Wing is a subsidiary of Google’s parent company Alphabet and launched in Canberra in 2019. Many people have been using the service over the past few months as the coronavirus pandemic continues. Wing found the use of its service has risen 500% between February and April, in Australia. “We saw the number of deliveries double from February to March, then again from March to April, including thousands of deliveries in Australia,” said Maria Catanzariti Wing Communications Lead.

Wing has delivery sites in Canberra, Logan, Queensland, Virginia in the USA, and Helsinki in Finland. And has received around 350% increase month on month in sign-ups to its service around the world. In Australia, Wing delivers items from 24 businesses – 16 in Canberra and 8 in Logan. These include retailers such as Wokitup! Kickstart Expresso and Sushi Hub. in Canberra it works across the suburbs of Crace, Palmerston, Harrison, and Franklin in the Gungahlin community. While in South East Queensland, it operates across the suburbs of Crestmead and Marsden in Logan.

Some of the most popular items delivered by drone include coffee, fresh bread, and household groceries like milk, eggs, and toilet paper – as well as hot roast chickens and sushi.

How does it work? Deliveries are made via the Wing app. Once you place an order, a drone picks up the package at Wing’s delivery facility then – at its flight altitude – it heads to its destination. Once it gets to the destination, the drone slows down, hovers, and drops to seven meters above the ground. It then lowers the package to the ground by a tether and releases it in the selected delivery area – usually a front yard or back yard. The drone does not land and there is no need for you to unclip it or help with the delivery. When it is done, it just goes back to its cruise height and returns to Wing’s site.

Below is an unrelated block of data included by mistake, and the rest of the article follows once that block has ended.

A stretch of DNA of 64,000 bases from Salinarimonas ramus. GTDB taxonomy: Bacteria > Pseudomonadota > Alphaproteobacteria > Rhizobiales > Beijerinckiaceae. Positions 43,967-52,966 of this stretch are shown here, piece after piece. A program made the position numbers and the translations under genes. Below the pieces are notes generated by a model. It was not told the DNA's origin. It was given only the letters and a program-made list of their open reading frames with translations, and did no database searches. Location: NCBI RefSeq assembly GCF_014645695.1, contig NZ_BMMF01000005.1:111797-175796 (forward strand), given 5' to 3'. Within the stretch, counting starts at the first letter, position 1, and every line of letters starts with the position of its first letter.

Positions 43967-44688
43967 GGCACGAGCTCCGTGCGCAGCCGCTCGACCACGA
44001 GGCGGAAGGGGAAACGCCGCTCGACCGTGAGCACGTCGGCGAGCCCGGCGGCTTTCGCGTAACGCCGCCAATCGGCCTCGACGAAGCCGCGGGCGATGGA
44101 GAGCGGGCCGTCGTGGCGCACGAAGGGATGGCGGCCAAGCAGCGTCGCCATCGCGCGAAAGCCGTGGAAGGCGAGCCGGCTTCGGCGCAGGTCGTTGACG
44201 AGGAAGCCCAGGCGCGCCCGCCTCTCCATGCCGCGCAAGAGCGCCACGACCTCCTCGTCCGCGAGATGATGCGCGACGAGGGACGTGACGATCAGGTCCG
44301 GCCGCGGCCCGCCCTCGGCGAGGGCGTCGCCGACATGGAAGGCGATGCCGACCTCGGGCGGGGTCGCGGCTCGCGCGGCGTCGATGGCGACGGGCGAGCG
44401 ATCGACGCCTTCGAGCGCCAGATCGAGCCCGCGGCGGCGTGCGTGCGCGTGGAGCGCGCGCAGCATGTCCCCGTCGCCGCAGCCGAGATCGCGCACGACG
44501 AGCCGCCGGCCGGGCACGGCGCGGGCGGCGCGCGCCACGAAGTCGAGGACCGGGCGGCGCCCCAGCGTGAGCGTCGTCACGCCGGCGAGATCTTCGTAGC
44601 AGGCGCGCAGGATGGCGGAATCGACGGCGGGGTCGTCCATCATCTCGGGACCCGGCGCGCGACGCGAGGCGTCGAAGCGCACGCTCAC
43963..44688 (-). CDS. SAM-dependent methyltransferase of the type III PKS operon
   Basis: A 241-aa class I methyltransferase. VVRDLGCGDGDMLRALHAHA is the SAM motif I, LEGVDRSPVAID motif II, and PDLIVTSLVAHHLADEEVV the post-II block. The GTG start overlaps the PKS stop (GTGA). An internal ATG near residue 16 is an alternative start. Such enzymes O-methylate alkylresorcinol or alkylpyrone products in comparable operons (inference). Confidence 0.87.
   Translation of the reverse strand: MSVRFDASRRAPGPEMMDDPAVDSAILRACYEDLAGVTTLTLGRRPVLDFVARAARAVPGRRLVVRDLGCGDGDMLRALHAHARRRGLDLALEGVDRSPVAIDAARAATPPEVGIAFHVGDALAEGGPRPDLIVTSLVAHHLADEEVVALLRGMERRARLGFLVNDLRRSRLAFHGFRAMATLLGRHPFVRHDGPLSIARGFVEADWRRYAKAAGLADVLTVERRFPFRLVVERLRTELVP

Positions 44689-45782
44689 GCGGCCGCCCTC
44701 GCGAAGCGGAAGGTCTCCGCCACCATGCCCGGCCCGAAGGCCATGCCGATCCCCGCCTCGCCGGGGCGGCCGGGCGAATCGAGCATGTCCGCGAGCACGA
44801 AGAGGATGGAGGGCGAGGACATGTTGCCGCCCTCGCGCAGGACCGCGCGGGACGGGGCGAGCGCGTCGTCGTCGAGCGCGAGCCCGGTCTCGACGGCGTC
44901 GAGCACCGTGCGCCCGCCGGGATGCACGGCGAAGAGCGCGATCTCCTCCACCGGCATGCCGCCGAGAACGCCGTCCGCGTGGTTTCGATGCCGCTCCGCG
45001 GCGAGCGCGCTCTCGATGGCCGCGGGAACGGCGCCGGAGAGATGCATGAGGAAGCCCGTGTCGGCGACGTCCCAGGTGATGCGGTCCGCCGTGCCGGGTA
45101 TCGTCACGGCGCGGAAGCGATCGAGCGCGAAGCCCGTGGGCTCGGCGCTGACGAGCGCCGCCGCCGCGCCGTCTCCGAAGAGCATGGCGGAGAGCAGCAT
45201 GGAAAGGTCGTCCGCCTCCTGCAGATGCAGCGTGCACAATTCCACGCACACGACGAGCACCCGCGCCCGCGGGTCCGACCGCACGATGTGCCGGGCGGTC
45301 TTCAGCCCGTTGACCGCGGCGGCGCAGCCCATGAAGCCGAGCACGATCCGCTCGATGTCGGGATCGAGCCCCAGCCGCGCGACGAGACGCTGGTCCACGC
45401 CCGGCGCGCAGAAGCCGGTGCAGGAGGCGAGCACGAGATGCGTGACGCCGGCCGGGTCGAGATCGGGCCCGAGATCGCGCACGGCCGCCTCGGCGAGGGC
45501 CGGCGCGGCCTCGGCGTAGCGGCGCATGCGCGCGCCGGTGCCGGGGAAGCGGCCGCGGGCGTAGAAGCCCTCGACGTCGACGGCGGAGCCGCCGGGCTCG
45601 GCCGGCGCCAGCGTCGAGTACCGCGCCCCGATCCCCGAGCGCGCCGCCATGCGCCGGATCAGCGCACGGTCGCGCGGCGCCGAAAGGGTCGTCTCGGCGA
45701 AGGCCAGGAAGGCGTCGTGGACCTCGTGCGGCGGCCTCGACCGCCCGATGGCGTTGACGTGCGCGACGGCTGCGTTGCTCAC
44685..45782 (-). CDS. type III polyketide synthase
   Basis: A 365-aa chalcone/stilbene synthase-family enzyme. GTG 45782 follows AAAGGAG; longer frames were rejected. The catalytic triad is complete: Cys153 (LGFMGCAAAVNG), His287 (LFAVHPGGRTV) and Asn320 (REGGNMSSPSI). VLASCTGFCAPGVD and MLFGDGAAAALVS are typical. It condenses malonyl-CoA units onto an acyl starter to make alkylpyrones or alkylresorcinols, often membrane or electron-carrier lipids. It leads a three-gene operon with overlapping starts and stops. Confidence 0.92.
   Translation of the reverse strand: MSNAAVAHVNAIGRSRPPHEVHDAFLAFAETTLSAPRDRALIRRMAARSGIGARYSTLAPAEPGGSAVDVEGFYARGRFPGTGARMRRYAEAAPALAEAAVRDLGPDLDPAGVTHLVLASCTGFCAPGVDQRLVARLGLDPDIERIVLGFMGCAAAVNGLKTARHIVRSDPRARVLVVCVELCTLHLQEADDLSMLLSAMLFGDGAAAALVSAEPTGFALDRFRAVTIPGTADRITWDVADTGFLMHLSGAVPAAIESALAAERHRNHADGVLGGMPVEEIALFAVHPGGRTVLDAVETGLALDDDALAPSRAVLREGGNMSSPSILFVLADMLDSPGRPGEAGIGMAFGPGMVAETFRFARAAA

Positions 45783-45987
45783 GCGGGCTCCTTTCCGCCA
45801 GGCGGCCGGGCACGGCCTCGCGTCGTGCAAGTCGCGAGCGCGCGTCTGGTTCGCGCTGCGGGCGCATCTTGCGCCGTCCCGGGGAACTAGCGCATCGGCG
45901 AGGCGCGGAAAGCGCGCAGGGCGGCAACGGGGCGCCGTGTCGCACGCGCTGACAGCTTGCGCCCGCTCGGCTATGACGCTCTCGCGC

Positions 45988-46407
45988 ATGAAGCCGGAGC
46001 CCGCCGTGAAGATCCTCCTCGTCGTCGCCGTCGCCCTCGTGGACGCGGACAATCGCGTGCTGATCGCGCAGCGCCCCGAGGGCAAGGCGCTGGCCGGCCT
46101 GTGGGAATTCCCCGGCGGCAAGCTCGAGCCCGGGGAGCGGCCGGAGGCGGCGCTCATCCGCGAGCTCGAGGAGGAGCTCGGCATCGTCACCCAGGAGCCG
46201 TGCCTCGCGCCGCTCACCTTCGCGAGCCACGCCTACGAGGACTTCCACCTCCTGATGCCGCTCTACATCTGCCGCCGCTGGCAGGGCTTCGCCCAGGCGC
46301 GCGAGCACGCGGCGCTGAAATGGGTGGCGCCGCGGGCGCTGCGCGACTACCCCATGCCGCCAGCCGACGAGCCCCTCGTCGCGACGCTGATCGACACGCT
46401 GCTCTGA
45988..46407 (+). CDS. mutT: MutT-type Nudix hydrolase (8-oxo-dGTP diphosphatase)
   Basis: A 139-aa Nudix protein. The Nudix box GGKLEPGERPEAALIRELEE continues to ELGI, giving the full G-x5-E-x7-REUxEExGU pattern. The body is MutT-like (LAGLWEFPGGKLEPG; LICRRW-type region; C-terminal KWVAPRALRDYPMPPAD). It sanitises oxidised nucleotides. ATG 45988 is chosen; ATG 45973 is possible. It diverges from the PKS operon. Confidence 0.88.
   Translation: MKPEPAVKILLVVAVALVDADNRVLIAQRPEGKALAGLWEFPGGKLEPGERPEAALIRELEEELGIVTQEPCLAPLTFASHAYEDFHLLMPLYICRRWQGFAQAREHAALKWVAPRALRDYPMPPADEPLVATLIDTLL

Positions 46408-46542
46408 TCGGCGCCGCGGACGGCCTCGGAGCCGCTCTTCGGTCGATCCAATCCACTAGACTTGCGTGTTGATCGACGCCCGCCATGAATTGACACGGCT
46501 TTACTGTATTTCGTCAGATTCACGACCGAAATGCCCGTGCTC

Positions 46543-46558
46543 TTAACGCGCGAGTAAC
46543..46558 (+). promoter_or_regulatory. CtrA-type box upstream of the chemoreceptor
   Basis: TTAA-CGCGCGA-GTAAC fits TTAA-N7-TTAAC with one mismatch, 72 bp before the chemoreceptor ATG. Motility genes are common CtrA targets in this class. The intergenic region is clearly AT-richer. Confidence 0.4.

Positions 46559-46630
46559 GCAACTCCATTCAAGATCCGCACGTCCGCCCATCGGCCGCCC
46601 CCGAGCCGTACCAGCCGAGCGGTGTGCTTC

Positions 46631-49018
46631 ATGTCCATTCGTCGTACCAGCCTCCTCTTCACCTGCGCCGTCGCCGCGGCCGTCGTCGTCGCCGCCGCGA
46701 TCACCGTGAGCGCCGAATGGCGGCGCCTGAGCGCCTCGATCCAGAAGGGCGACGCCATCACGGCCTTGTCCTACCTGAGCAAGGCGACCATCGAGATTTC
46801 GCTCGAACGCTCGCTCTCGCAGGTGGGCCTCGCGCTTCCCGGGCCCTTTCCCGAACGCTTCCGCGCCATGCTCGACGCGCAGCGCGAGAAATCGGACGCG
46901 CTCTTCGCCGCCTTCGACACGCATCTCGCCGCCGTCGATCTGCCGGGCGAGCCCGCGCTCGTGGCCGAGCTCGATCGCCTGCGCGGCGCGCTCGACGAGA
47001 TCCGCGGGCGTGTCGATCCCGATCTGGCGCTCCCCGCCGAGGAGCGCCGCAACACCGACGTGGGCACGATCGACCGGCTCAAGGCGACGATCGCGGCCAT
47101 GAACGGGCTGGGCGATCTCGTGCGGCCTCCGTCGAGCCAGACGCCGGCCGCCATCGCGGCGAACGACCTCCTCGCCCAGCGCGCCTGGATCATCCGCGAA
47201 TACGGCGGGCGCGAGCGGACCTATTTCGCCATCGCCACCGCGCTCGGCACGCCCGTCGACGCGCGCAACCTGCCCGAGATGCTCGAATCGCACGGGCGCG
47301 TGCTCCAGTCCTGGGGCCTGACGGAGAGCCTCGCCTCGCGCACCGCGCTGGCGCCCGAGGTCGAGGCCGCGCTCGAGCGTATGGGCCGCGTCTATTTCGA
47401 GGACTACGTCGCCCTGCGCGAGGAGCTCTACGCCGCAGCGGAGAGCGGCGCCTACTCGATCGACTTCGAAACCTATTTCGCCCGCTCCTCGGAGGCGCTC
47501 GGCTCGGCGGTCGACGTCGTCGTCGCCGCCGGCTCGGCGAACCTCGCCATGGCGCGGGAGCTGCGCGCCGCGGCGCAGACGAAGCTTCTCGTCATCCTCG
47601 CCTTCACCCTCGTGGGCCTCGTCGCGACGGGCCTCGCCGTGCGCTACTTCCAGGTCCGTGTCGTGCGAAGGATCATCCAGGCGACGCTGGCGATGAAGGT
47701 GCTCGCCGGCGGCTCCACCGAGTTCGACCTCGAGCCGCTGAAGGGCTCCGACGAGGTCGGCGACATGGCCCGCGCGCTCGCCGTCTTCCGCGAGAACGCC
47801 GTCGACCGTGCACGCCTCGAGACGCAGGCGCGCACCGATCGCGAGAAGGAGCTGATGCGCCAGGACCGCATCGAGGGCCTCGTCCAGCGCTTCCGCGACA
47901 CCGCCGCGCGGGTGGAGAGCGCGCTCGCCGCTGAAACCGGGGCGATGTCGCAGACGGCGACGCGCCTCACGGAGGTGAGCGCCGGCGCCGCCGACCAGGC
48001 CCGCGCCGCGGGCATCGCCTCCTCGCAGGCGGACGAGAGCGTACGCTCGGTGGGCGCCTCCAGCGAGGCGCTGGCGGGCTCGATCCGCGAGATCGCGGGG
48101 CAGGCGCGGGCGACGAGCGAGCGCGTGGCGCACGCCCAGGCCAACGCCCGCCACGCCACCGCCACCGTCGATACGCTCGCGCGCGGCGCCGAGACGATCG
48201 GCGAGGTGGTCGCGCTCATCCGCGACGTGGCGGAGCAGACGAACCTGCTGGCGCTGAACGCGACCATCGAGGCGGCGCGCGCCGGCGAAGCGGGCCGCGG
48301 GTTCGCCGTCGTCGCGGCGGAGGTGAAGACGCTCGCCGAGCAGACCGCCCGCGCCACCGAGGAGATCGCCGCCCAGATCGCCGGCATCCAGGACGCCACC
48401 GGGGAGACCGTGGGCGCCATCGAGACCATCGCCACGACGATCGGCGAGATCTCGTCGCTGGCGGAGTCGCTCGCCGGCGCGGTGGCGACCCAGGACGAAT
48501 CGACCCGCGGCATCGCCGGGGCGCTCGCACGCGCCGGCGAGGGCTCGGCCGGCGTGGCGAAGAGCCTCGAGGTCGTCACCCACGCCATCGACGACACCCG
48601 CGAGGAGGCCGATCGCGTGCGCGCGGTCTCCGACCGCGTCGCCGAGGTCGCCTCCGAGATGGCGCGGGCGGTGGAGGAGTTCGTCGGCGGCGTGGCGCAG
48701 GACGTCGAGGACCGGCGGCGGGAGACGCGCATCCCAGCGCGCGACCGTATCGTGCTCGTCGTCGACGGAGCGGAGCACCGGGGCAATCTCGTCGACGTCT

The drones have a wingspan of 1 metre, weigh roughly 4.8 kg and can carry packages of around 1.5 kg. They can reach speeds of up to 113 km/h (60 knots) and their fastest delivery time to date has been 2 mins and 47 seconds.


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Old 6th Jun 2020, 19:16
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The Titanic has finally hit the iceberg!

The Australian helicopter industry has been generally locked down with the COVID disaster; and CASA, in good faith, have asked for a review of two substantial legislative packages; Firstly, the Part 6 MOS aerial work operations, recently closed a week ago; secondly, another layer of legislation now being offered above all existing legislation known as the CATS regulatory suite; issued for comment on 2 Jun with replies by 30 June 2020.

The obvious problem is that industry is generally locked down with enormous COVID restrictions, and many companies are probably in hibernation with staff stood down. In particular, the largest group of operators are in the rural mustering industry and they are presently approaching the peak of the mustering season.

This means their staff are deployed in extremely remote areas away from base and of course unable to respond to the request for comments in a matter of weeks. For example, the MOS runs to 132 pages, according to media sources. The CATS is an overview or concept, but extremely complicated – this is an understatement! (About ten cups of coffee to process the magnitude of this proposed monumental regulatory reform process.